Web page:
How do you log yours?
1 min read

How do you log yours?

I speak to a number of people about security related issues in their infrastructure, and while most of them understand the importance of logs I'm always amazed that so few are doing anything to protect the integrity of their logs, or leverage them.

I get it: logs are about as sexy as backup, but they're also important in exactly the same way: you don't really care about them until you need them. Let's say you've had a breach (and chances are that you have, but you might not have noticed it yet...) - the first thing that any hacker worth their salt is going to do is clear the logs to cover their tracks. How do you do any kind of forensics on this?

The answer is that you ship your logs off to a separate, secured server where you can run analytics against said logs. If you have the resource available, you also proactively monitor them. Hint: you should have the resource available!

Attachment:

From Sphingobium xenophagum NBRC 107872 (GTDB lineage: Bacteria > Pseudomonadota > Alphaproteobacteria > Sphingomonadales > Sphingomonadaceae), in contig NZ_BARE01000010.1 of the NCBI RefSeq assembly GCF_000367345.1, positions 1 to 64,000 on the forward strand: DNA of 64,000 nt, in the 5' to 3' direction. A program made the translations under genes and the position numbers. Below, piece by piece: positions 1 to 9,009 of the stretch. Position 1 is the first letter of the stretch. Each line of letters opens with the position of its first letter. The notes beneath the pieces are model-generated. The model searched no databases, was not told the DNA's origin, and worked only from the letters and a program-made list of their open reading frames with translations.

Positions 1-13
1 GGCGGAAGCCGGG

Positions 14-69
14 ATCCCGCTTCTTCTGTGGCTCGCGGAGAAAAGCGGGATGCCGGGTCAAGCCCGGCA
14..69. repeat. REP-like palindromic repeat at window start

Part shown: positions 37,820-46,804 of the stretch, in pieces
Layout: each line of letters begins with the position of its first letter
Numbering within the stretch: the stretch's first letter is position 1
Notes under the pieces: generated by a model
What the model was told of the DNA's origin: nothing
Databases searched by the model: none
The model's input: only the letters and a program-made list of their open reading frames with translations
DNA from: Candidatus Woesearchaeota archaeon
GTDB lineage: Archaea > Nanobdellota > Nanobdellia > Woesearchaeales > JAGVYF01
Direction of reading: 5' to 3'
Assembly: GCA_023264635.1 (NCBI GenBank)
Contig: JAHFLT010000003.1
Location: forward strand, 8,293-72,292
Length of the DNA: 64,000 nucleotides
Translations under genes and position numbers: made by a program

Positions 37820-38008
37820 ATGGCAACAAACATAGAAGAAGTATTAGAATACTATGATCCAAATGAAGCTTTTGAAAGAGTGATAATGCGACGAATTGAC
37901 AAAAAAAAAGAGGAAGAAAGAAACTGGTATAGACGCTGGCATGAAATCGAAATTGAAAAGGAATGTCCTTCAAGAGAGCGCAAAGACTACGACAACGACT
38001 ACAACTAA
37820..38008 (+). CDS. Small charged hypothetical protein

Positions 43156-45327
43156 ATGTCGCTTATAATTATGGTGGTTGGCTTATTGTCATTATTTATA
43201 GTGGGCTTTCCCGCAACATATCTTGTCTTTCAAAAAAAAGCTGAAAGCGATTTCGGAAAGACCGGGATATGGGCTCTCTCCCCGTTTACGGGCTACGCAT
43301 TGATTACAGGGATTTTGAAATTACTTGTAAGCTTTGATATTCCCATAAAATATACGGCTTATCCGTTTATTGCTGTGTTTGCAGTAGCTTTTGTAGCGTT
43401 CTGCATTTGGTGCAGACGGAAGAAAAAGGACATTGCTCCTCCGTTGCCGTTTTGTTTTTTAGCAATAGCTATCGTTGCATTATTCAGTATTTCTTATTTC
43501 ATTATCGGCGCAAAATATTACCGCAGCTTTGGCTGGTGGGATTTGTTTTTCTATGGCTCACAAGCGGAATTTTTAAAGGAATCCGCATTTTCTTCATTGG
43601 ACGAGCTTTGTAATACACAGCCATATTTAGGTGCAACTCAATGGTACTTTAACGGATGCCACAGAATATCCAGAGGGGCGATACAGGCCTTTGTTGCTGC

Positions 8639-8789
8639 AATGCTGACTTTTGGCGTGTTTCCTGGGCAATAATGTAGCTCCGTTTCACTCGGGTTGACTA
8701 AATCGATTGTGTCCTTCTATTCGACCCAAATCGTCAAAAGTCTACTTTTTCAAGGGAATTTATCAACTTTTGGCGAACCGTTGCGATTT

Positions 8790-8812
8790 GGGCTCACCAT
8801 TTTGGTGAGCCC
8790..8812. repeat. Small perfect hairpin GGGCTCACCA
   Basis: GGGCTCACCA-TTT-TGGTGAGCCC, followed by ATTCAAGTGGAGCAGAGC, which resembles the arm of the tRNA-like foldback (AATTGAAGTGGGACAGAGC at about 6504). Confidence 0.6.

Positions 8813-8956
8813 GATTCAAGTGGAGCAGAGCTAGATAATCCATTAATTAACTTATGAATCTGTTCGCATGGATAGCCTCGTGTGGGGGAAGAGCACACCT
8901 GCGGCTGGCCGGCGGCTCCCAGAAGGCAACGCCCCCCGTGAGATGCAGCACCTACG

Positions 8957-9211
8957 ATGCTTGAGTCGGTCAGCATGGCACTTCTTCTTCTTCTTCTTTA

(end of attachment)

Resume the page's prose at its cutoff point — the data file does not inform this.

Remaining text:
There are a number of products available on the market - Alienvault, Logrhythm, Logpoint, VMware Log Insight and the big fish Splunk. These all come at some cost, usually based on either the number of logs per second, the volume of logs that you're storing or the number of endpoints that you're shipping logs from. They're all great products, but if your budget is small and shrinking it might be tricky to get someone to sign off on the costs. I've been deploying Graylog for a while now, and I think it's a great tool - over the coming week or two I'm going to be blogging an idiot's guide to getting it up and running based on my real world experiences which I hope will be helpful - especially in an SMB environment where the focus might well be on keeping costs down.

I should be clear however: costs aren't the only reason to use a FOSS tool like Graylog - my experience with the developers has been second to none. The tool is easily scalable and there's a wealth of community developed content packs etc.

Stay tuned - more coming soon!